One important "gotcha" about inetd services is how arguments are passed from inetd to the secondary programs. Some implementations of the inetd program only allow a fixed number (typically five) of arguments to be passed to the secondary program—and the first argument is the name of the program to be run! If you're using an inetd implementation with that limitation (whether on a Linux system or another Unix system), you can usually work around it by writing a shell script that launches your real program with all the parameters it needs, and creating the entry in /etc/inetd.conf to invoke the shell script.
This section will describe how to improve the security of a Slackware installation. Slackware's focus is on simplicity and stability. To a certain degree, moreover, the Slackware developers expect administrators to assume a responsibility for the system. This means that administrators are expected to understand and stay on top of all aspects of their system, including security. So, Slackware places the burden of securing a system in the hands of its administrator. In practice, this means that default installations of Slackware are optimized for maximum functionality, rather than security. They're a "vanilla" installation intended as a starting point for setting up the required functionality, rather than a "fire-and-forget" server.
A default Slackware installation is running many services; in fact, it runs essentially every service it can run! Many new users' first reaction to this is to ask, "So what? If I don't need it, I just won't use it. It's not hurting anything by running, right?" Well, no, the services aren't hurting anything. However, no software program is 100% bug-free, and the vast majority of security breaches occur when malicious attackers exploit these bugs to gain access to the system. The services themselves don't harm anything, but their bugs can be exploited. So, any server program that's running is a potential security hole. If they're left running, they are a security risk; if they're shut off, no functionality is lost because they're not being used, but the potential security holes are eliminated. In a nutshell, good security policy is to disable any services and processes that aren't absolutely necessary.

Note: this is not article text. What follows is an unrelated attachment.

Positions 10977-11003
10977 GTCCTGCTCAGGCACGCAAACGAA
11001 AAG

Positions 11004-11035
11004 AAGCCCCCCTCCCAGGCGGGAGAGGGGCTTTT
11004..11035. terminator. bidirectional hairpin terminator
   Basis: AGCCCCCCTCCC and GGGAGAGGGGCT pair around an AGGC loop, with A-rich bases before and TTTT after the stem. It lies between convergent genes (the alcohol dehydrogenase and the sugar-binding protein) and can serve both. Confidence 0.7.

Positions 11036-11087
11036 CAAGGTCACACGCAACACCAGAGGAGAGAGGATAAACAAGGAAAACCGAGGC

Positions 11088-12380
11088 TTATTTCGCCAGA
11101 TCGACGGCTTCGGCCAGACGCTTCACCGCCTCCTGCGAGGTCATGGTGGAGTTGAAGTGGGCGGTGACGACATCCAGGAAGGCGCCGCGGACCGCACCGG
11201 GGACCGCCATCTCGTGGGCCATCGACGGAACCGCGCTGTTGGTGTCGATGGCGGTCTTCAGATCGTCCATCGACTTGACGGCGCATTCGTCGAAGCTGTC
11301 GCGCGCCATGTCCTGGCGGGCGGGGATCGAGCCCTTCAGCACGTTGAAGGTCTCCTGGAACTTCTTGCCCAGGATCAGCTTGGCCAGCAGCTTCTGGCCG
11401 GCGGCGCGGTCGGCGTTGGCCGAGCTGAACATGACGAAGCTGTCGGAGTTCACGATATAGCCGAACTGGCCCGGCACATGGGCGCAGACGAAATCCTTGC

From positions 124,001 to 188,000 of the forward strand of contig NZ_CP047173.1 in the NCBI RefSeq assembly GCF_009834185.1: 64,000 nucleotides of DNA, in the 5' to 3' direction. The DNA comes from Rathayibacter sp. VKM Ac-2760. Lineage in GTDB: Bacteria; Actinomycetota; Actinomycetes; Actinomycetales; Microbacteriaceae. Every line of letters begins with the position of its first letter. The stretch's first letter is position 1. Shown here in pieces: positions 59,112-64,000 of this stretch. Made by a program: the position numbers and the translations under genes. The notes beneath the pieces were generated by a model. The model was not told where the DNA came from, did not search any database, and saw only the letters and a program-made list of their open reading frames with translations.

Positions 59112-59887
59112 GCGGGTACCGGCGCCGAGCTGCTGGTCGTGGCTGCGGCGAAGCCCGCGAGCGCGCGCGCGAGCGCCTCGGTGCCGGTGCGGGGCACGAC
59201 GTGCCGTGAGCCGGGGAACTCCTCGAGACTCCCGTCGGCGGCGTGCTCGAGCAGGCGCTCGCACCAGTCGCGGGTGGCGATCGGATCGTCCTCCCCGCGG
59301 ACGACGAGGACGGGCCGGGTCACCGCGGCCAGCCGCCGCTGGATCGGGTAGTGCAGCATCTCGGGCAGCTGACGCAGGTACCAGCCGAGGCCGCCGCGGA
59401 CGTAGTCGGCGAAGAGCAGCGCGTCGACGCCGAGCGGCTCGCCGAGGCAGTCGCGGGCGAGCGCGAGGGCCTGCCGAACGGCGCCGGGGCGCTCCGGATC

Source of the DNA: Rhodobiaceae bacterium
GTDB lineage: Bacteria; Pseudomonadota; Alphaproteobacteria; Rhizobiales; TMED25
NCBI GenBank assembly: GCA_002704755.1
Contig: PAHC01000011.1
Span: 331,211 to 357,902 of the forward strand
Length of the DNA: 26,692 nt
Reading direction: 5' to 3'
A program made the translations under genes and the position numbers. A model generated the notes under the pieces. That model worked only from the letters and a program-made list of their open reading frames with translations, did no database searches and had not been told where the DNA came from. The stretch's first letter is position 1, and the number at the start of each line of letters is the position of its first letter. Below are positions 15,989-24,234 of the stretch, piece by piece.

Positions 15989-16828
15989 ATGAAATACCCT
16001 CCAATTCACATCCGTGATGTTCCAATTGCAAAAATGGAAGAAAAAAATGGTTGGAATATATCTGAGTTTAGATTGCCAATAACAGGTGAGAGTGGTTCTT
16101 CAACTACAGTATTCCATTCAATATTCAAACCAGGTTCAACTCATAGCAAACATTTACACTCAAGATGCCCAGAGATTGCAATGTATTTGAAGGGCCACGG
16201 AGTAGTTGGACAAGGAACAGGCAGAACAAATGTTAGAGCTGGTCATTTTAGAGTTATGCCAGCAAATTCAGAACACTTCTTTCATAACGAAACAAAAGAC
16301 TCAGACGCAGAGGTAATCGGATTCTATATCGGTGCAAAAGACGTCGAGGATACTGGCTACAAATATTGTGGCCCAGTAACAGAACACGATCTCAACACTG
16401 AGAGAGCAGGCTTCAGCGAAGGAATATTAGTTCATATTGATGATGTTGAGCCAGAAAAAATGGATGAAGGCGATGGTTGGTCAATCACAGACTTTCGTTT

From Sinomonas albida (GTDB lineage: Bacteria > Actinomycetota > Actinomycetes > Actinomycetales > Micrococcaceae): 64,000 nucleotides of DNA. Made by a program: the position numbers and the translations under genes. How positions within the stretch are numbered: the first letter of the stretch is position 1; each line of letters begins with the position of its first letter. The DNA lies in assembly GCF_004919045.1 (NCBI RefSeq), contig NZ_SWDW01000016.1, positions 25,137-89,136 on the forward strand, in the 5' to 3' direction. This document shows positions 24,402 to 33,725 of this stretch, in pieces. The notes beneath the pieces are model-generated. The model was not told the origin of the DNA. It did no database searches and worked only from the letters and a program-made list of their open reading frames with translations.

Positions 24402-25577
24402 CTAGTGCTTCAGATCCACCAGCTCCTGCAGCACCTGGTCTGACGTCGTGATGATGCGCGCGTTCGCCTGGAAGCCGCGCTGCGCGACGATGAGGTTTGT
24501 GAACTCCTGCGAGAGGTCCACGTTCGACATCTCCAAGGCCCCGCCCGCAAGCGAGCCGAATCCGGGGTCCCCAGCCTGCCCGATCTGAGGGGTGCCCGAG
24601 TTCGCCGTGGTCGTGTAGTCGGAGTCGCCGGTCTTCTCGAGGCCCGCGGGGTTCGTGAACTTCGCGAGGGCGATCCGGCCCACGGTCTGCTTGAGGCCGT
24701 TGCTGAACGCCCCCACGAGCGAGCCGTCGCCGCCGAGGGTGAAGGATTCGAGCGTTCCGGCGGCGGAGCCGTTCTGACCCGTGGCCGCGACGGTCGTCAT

So, how does an administrator disable these processes on a Slackware system? In Chapter 4, the mechanisms used by Red Hat Linux were discussed— the chkconfig and service tools. These tools manipulate the shell script framework that Red Hat's system uses to manage the system and services. Slackware Linux, however, has no such tools. The absence of these tools means that the shell scripts have to be modified by hand. Earlier in this chapter, the Slackware system startup scripts were described. This section will draw on that material to describe how to disable unnecessary services.